Survival of the Richest: The Malthusian Mechanism in Pre-Industrial England
Fundamental to the Malthusian model of pre-industrial society is the assumption that higher income increased reproductive success. Despite the seemingly inescapable logic of this model, the empirical support for this vital assumption in the preindustrial world is weak. Here we examine the relationship between income and net fertility using a large new cross-sectional data set on reproductive success, social status and income for England between 1585 and 1638. We find that for early seventeenth century England, a society seemingly close to a Malthusian equilibrium, wealth at death robustly predicts reproductive success. The richest male testators left behind double the number of children of the poorest. Consequently in the static English economy of this period social mobility was generally downwards. The strong association in England between wealth and reproductive success seems to also extend back to at least 1250.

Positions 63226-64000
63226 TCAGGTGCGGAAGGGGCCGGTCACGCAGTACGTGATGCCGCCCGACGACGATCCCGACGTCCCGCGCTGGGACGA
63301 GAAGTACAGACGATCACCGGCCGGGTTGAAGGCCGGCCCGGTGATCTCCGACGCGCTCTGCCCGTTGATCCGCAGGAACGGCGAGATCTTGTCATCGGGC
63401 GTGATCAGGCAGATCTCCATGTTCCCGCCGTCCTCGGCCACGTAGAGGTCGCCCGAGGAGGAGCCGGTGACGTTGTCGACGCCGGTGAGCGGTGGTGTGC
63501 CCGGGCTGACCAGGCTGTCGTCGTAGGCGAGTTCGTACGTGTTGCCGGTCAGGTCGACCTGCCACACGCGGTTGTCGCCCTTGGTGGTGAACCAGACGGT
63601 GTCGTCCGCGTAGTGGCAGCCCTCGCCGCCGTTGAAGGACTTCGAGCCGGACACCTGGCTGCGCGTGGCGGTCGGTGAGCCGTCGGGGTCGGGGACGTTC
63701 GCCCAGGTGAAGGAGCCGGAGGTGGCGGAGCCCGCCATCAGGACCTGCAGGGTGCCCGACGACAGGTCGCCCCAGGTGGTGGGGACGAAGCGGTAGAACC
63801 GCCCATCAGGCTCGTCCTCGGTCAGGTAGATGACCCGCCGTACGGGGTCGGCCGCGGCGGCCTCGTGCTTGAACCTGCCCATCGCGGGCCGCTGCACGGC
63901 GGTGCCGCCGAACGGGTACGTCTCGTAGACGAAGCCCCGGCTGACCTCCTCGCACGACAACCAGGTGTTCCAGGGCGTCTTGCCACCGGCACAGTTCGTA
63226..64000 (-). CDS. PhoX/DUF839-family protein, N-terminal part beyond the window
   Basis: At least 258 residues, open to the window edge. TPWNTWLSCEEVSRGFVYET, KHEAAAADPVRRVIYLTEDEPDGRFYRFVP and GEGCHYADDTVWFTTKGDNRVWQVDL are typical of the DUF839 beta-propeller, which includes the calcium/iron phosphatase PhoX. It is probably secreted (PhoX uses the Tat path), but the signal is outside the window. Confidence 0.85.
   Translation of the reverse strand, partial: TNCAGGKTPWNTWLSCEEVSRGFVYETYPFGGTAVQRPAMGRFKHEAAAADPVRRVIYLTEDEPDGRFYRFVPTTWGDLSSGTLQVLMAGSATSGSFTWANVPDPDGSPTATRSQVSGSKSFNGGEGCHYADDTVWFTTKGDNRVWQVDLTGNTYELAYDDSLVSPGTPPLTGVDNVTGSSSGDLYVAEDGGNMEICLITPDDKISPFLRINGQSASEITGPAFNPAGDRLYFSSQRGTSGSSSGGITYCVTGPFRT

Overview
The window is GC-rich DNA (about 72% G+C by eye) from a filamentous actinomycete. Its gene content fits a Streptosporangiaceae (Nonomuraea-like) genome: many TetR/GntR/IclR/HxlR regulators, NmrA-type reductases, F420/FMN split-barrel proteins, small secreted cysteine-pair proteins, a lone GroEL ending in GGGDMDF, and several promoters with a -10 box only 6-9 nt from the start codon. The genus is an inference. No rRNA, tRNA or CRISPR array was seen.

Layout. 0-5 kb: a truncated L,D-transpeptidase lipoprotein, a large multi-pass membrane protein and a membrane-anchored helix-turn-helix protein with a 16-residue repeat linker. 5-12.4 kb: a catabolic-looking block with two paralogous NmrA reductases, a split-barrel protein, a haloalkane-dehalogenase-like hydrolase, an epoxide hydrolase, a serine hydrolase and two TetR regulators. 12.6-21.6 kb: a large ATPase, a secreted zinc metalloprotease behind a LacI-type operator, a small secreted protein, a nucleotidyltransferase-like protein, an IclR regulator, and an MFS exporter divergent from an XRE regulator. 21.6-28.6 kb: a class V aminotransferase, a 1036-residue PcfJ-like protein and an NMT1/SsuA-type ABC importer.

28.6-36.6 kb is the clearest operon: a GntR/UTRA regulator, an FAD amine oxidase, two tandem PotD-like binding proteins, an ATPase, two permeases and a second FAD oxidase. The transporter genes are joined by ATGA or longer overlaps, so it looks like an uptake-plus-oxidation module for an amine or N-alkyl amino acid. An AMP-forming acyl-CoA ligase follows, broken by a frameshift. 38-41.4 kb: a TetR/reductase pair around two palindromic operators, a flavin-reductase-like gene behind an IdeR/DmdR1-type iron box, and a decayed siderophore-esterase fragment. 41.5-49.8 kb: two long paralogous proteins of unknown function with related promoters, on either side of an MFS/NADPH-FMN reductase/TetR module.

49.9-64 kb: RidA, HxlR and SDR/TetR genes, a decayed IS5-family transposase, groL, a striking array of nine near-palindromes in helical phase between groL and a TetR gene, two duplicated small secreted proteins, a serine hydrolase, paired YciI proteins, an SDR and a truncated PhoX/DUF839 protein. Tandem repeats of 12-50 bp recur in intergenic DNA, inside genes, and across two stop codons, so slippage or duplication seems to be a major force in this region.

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CEPR Discussion Papers
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